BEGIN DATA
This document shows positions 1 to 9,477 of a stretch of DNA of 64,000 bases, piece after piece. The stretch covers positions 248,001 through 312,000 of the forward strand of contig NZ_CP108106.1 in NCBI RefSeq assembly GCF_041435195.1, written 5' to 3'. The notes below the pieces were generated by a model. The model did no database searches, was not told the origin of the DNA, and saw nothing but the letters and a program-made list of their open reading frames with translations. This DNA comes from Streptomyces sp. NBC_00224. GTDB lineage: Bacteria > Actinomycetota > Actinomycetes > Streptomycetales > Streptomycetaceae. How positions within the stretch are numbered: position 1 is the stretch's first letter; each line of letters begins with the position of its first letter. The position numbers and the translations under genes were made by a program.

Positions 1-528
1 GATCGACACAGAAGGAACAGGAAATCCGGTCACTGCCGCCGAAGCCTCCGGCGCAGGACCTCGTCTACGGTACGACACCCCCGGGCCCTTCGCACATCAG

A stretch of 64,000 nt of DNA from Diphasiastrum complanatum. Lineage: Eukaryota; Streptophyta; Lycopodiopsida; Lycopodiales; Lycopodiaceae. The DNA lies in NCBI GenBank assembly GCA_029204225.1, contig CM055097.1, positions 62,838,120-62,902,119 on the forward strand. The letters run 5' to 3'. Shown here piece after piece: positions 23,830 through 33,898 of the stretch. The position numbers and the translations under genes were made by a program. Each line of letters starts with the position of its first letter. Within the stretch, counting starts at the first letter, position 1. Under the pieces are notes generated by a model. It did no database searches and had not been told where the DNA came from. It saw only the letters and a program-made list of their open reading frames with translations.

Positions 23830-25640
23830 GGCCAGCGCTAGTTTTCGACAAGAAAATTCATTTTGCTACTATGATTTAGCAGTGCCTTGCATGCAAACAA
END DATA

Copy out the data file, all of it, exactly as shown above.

This document shows positions 1 to 9,477 of a stretch of DNA of 64,000 bases, piece after piece. The stretch covers positions 248,001 through 312,000 of the forward strand of contig NZ_CP108106.1 in NCBI RefSeq assembly GCF_041435195.1, written 5' to 3'. The notes below the pieces were generated by a model. The model did no database searches, was not told the origin of the DNA, and saw nothing but the letters and a program-made list of their open reading frames with translations. This DNA comes from Streptomyces sp. NBC_00224. GTDB lineage: Bacteria > Actinomycetota > Actinomycetes > Streptomycetales > Streptomycetaceae. How positions within the stretch are numbered: position 1 is the stretch's first letter; each line of letters begins with the position of its first letter. The position numbers and the translations under genes were made by a program.

Positions 1-528
1 GATCGACACAGAAGGAACAGGAAATCCGGTCACTGCCGCCGAAGCCTCCGGCGCAGGACCTCGTCTACGGTACGACACCCCCGGGCCCTTCGCACATCAG

A stretch of 64,000 nt of DNA from Diphasiastrum complanatum. Lineage: Eukaryota; Streptophyta; Lycopodiopsida; Lycopodiales; Lycopodiaceae. The DNA lies in NCBI GenBank assembly GCA_029204225.1, contig CM055097.1, positions 62,838,120-62,902,119 on the forward strand. The letters run 5' to 3'. Shown here piece after piece: positions 23,830 through 33,898 of the stretch. The position numbers and the translations under genes were made by a program. Each line of letters starts with the position of its first letter. Within the stretch, counting starts at the first letter, position 1. Under the pieces are notes generated by a model. It did no database searches and had not been told where the DNA came from. It saw only the letters and a program-made list of their open reading frames with translations.

Positions 23830-25640
23830 GGCCAGCGCTAGTTTTCGACAAGAAAATTCATTTTGCTACTATGATTTAGCAGTGCCTTGCATGCAAACAA